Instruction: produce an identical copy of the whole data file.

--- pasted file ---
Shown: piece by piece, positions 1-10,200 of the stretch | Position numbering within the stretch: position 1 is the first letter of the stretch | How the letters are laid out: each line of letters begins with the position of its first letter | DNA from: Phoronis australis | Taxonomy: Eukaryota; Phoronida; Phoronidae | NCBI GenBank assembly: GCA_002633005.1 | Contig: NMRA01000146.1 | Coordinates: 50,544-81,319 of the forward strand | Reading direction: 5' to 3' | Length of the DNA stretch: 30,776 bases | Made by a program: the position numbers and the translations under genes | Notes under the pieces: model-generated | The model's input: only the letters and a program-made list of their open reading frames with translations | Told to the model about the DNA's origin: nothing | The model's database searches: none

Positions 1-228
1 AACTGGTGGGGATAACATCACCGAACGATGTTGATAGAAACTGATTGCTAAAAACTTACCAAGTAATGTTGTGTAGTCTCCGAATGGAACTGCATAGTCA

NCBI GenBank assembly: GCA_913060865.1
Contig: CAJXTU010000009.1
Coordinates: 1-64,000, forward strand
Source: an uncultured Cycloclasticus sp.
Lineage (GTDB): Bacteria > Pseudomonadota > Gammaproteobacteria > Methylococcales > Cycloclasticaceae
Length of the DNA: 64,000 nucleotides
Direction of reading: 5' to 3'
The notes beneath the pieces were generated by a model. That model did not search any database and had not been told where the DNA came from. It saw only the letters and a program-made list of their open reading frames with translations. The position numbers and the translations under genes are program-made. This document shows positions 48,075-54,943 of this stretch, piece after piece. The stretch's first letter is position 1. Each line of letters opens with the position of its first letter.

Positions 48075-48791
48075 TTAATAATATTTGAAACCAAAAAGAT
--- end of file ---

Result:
Shown: piece by piece, positions 1-10,200 of the stretch | Position numbering within the stretch: position 1 is the first letter of the stretch | How the letters are laid out: each line of letters begins with the position of its first letter | DNA from: Phoronis australis | Taxonomy: Eukaryota; Phoronida; Phoronidae | NCBI GenBank assembly: GCA_002633005.1 | Contig: NMRA01000146.1 | Coordinates: 50,544-81,319 of the forward strand | Reading direction: 5' to 3' | Length of the DNA stretch: 30,776 bases | Made by a program: the position numbers and the translations under genes | Notes under the pieces: model-generated | The model's input: only the letters and a program-made list of their open reading frames with translations | Told to the model about the DNA's origin: nothing | The model's database searches: none

Positions 1-228
1 AACTGGTGGGGATAACATCACCGAACGATGTTGATAGAAACTGATTGCTAAAAACTTACCAAGTAATGTTGTGTAGTCTCCGAATGGAACTGCATAGTCA

NCBI GenBank assembly: GCA_913060865.1
Contig: CAJXTU010000009.1
Coordinates: 1-64,000, forward strand
Source: an uncultured Cycloclasticus sp.
Lineage (GTDB): Bacteria > Pseudomonadota > Gammaproteobacteria > Methylococcales > Cycloclasticaceae
Length of the DNA: 64,000 nucleotides
Direction of reading: 5' to 3'
The notes beneath the pieces were generated by a model. That model did not search any database and had not been told where the DNA came from. It saw only the letters and a program-made list of their open reading frames with translations. The position numbers and the translations under genes are program-made. This document shows positions 48,075-54,943 of this stretch, piece after piece. The stretch's first letter is position 1. Each line of letters opens with the position of its first letter.

Positions 48075-48791
48075 TTAATAATATTTGAAACCAAAAAGAT